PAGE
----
Runners love their GPS watches. The wearable technology can help them ensure that they’re on pace, running their workouts properly and can help them monitor their training load. But there times when running without a GPS watch is a good idea, and ways in which relying on a watch can hinder performance instead of helping it. Here are some reasons why runners should consider occasionally ditching the GPS.
On your really easy days
On the days that you’re supposed to be running easy, try leaving the watch at home. When you’re running a pace that’s a lot slower than you would typically, a watch reminding you of how slow you going isn’t going to make your run any better. The purpose of that day is recovery, so don’t worry about your Strava followers seeing your slow miles, and leave the fancy watch at home. Let yourself enjoy the recovery and not worry about the pace. You’ll be better for it by the next workout.
On race day
Wearing a watch on race day is a gamble: on one hand, it’s important for helping runners stay on pace, on the other, it can limit you a little. Trevor Hofbauer won the Canadian Marathon Championships at the 2019 Scotiabank Toronto Waterfront Marathon in 2:09:51–without a watch. His marathon was the second-fastest ever run by a Canadian and qualified him for the upcoming Tokyo Olympics.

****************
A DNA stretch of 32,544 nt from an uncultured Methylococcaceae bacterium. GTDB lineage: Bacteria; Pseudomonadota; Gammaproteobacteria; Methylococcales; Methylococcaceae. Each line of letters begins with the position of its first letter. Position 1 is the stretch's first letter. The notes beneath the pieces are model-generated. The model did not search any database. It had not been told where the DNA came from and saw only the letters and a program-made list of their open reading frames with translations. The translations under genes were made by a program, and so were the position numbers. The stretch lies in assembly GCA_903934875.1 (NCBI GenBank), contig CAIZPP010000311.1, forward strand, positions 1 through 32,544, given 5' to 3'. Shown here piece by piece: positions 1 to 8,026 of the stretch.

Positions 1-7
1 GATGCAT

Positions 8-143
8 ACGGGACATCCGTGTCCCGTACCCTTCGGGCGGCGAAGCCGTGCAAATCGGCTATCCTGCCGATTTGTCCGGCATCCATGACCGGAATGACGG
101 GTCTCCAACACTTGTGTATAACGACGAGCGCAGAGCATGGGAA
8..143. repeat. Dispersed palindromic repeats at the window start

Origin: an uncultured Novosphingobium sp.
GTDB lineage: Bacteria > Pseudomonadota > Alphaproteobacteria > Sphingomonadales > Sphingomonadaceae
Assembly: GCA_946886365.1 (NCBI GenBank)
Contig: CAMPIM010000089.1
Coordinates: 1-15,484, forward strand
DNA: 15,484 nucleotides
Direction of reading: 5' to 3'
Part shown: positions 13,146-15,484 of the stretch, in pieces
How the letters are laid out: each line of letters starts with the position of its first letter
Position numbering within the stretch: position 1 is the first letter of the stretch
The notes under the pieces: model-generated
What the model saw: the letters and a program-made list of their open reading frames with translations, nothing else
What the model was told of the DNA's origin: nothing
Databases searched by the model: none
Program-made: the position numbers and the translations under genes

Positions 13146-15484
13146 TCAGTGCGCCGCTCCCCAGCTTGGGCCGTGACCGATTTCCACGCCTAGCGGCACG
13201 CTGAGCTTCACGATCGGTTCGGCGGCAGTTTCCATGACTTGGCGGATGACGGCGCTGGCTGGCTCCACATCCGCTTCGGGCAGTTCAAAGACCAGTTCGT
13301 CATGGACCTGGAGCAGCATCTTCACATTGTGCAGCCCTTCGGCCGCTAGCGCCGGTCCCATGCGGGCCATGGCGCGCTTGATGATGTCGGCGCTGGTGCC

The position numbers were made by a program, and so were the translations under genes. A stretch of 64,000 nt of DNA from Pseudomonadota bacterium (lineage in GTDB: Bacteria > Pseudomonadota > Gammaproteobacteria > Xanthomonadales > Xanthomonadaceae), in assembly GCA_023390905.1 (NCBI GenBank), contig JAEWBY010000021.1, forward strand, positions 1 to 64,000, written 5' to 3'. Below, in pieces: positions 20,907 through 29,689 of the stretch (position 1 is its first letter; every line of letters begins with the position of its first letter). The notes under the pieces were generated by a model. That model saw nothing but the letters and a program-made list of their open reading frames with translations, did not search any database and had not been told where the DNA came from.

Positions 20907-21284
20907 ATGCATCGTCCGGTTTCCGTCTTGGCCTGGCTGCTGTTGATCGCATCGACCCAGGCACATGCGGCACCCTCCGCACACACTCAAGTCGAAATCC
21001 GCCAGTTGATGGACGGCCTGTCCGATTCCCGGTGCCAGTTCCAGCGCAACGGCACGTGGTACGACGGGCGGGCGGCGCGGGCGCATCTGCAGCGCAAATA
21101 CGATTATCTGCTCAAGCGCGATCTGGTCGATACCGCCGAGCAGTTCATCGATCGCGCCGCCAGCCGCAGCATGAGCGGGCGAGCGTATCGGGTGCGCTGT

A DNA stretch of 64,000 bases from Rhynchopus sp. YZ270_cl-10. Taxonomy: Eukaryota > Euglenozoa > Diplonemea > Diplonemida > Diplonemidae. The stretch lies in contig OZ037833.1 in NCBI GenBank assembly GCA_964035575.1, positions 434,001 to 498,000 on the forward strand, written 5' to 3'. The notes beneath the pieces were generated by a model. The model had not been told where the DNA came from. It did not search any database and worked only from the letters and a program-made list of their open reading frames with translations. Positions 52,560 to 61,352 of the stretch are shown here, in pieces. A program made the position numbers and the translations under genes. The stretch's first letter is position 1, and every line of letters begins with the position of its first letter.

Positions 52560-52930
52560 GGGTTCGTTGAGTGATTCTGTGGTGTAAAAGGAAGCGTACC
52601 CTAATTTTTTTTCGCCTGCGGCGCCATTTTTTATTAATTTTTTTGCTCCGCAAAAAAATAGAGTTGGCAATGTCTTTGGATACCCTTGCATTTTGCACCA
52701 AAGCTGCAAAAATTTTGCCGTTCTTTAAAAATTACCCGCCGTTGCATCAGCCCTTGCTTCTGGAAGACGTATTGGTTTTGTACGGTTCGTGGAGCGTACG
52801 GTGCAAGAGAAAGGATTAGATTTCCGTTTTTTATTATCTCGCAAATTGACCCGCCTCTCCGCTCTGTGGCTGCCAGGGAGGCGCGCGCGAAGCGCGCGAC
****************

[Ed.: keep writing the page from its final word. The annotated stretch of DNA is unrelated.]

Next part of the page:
Hofbauer said post-race: “I’ve found training with a pace immediately dictates how your workout is going to go. I trained with pace and Strava for years. One day I was running with Eric Gillis [Olympian and one of Canada’s fastest-ever marathoners] in Guelph and he didn’t use pace on his watch so I took it off of mine as well. Removing pace was something that stuck.” When runners become married to a pace, they removed the option of surprising themselves with an out-of-the-box performance like Hofbauer’s nine minute personal best.
However, if you’re a runner who’s prone to overcooking the first few kilometres of their race, keep the watch.
When you need to totally disconnect
If you’ve had an overwhelming day and you just need some time alone with your head, hit the trails and don’t worry about anything but enjoying the run. This can help clear you mind and offer a reset.
When you’re coming back from injury
When you’re coming back from an injury, everything feels difficult. Getting back into shape is no easy task, and a constant reminder of how slowly you’re moving isn’t what you need. Start your first runs back from injury without a watch and give your body time to get there. You’ll end up in your pre-injury shape, it’s just going to take some patience.